Taking an overview look at the prices above, the cost of the new Call of Duty title has increased between R175 to R183 for Raru, whereas Takelot and Loot.co.za has a price differential of R150 for all three platforms. There is a clear indication that the overall price has increased, while the most significant jump comes from the PC market.  

International Price comparison 

Below we have listed the current pricing of select titles and compared them to various prices overseas. Please note that all the prices below are at the time of writing and based on the displayed exchange rate. 

Price comparison.jpg 

Price listing via Raru.co.za, Gamespot.com, Gamespot.co.uk, EBGames.com.au

These results need to be taken with a pinch of salt as they are using a very small sample of games. That being said, from the above we can see that titles released in South Africa, when compared to the United Kingdom and Australian prices directly, are considerably cheaper overall. The US market standing for prices seems more consistent overall. 

Media value comparison, movies versus gaming

One way to compare media is to take a look at the cost versus the amount of time you can get out of the consumption of that media, to justify the purchase. When it comes to comparing video games to movies, we have decided to weigh the time you watch a movie and play a video game, against the cost of each form of media - in order to get a basic ballpark idea of the intrinsic value of each.

Movie tickets have changed in prices, with the introduction of 3D, 4D and IMAX cinemas, in recent years. As a base example, let's use the standard pricing on a movie ticket without any discount cards or loyalty memberships. At Ster-Kinekor, a ticket will set you back R68.00, whereas Nu-Metro will cost  R85.00 for a 3D movie that will last around two hours. With all the added extras (glasses, popcorn, coke, etc), let's just be safe and say that an average movie experience will cost R100 per person.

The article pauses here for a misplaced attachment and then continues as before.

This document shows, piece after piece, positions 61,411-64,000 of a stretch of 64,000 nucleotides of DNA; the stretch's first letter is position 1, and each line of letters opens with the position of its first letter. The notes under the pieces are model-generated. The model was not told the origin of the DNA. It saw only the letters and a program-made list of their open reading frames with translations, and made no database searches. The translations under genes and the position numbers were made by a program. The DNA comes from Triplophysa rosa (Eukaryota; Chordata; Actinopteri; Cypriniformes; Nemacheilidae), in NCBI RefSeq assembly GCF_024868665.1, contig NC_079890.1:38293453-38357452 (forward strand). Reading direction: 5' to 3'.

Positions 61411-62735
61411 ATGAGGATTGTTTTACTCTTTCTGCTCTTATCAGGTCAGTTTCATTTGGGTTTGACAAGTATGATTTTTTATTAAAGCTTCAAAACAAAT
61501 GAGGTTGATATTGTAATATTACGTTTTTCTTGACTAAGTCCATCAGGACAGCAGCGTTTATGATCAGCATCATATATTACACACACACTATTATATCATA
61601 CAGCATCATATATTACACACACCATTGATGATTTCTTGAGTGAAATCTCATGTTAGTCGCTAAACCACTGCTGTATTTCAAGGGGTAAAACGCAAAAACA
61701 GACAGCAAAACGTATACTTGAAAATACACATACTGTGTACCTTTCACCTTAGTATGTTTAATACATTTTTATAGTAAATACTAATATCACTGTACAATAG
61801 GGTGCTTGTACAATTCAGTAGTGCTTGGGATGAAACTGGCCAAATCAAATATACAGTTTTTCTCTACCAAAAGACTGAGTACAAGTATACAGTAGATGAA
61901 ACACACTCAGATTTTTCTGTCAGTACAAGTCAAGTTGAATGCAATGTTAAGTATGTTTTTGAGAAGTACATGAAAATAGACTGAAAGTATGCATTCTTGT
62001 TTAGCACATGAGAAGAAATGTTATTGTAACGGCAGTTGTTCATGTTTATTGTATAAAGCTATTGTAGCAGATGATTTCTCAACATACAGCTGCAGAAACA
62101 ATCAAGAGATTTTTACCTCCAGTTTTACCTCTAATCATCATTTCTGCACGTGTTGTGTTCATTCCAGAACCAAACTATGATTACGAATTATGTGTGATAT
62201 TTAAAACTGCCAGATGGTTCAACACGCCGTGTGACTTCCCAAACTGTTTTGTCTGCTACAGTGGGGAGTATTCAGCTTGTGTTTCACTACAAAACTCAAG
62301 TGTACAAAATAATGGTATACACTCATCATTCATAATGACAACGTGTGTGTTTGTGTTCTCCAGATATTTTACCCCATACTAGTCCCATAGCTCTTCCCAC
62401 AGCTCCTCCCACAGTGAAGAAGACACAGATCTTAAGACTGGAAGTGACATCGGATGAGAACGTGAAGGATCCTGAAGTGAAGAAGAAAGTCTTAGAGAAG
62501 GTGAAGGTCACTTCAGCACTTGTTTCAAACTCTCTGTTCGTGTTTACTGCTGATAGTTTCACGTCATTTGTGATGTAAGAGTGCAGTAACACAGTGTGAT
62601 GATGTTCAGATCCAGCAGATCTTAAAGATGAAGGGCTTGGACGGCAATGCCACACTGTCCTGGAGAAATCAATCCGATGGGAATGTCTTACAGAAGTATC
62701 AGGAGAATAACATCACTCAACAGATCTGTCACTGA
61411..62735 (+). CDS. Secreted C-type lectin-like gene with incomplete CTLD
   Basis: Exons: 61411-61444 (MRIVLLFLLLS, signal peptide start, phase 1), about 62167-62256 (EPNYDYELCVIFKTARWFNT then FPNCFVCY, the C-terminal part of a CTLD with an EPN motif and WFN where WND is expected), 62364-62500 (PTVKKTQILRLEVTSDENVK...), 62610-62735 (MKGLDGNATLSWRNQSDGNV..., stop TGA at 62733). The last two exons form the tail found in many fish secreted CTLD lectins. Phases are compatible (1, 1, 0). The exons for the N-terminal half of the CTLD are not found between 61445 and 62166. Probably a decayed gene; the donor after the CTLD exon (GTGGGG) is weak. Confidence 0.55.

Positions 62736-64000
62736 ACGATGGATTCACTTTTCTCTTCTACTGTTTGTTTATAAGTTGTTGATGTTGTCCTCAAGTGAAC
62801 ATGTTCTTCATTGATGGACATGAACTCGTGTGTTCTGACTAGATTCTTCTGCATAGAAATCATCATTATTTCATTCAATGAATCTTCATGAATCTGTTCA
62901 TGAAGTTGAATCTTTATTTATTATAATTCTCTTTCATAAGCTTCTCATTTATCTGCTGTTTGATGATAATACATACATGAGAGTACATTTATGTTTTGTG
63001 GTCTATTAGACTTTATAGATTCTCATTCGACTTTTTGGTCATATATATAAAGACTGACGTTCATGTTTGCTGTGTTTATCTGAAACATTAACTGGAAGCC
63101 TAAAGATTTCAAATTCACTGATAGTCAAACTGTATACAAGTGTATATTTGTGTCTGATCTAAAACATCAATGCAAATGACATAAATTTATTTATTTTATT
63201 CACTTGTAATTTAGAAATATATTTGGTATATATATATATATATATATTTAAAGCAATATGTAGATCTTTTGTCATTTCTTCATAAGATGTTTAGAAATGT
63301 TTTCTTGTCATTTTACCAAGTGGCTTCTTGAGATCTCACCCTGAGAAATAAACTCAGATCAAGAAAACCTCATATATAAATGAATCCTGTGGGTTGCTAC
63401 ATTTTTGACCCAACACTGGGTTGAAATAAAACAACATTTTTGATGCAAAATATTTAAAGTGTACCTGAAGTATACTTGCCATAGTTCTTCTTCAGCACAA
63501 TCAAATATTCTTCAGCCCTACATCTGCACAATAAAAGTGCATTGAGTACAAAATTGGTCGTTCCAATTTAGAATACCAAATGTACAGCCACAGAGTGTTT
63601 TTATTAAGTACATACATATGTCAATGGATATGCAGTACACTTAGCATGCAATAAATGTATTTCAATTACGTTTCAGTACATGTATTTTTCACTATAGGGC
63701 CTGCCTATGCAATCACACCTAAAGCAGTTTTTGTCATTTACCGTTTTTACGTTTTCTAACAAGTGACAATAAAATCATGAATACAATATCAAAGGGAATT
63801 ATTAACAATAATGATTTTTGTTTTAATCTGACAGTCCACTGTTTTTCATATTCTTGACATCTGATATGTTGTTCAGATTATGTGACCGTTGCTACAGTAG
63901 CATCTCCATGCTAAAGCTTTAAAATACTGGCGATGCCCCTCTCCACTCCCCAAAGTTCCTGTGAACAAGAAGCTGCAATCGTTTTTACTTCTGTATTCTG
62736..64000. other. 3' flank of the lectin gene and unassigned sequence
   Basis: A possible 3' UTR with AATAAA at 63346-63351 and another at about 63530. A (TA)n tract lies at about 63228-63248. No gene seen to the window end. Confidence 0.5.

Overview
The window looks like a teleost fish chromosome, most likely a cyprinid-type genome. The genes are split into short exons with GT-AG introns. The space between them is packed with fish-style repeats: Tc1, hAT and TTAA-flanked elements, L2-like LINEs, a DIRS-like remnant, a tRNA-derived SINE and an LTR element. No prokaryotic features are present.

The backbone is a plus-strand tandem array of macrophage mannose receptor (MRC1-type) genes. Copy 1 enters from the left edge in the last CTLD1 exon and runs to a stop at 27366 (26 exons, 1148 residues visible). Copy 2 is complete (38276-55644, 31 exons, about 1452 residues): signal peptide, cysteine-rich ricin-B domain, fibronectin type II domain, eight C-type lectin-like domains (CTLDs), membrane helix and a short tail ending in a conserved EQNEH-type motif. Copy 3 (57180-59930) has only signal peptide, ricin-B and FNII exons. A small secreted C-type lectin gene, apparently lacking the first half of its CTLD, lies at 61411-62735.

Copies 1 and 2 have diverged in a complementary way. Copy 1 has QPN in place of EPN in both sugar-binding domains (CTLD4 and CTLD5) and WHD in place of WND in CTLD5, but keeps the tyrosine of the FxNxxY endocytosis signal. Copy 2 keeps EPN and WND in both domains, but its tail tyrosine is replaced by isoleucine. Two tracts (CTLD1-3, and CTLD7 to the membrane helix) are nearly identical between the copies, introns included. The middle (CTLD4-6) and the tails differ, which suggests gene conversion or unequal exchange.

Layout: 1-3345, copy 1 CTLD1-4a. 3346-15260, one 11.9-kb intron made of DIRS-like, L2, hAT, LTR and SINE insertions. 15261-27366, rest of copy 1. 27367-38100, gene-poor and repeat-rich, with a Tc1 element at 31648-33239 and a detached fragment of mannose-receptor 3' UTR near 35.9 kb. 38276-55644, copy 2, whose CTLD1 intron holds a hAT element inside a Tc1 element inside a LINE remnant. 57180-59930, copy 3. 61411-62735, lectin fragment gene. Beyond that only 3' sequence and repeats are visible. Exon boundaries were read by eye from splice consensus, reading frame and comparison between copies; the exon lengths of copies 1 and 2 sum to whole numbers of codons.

Taking a look at the gaming market, titles are currently on average priced between R900-R1000 for new triple-A releases. Taking the aforementioned into comparison we can weigh up an off-hand comparison between the two forms of media. 

Looking at the average movie length of the ten highest-grossing movies of each year for the past decade, Hollywood blockbuster's have gone from just under two hours to more than 130 minutes in length, according to Business Insider. Taking a look at the average length of Triple-A games, we weighted up five triple-A titles (Uncharted 4, Doom, Far Cry Primal, Dark Souls and, Ratchet & Clank) which averages 18.22 hours of game time according to gamelengths.com 

On a brief and idealistic comparison, we can note that you could watch ten movies in order to reach the price point of a brand new triple-A title, but on average you will still have around eight hours less media consumption in comparison. Gaming titles are widely considered to be the better consumption offer in this regard, as they offer a higher amount of consumption versus the amount spent on the type of media. 

Closing Thoughts 

Overall it seems that gaming in South Africa is undoubtedly still an expensive hobby, but it is relatively cheaper compared to both international prices and current local movie costs. That being said, we understand that both comparisons have their flaws, as they based directly on price comparisons without taking various financial factors into consideration. 

Do you think that games are fairly priced in South Africa? Let us know by commenting below or hitting us up on Facebook or Twitter.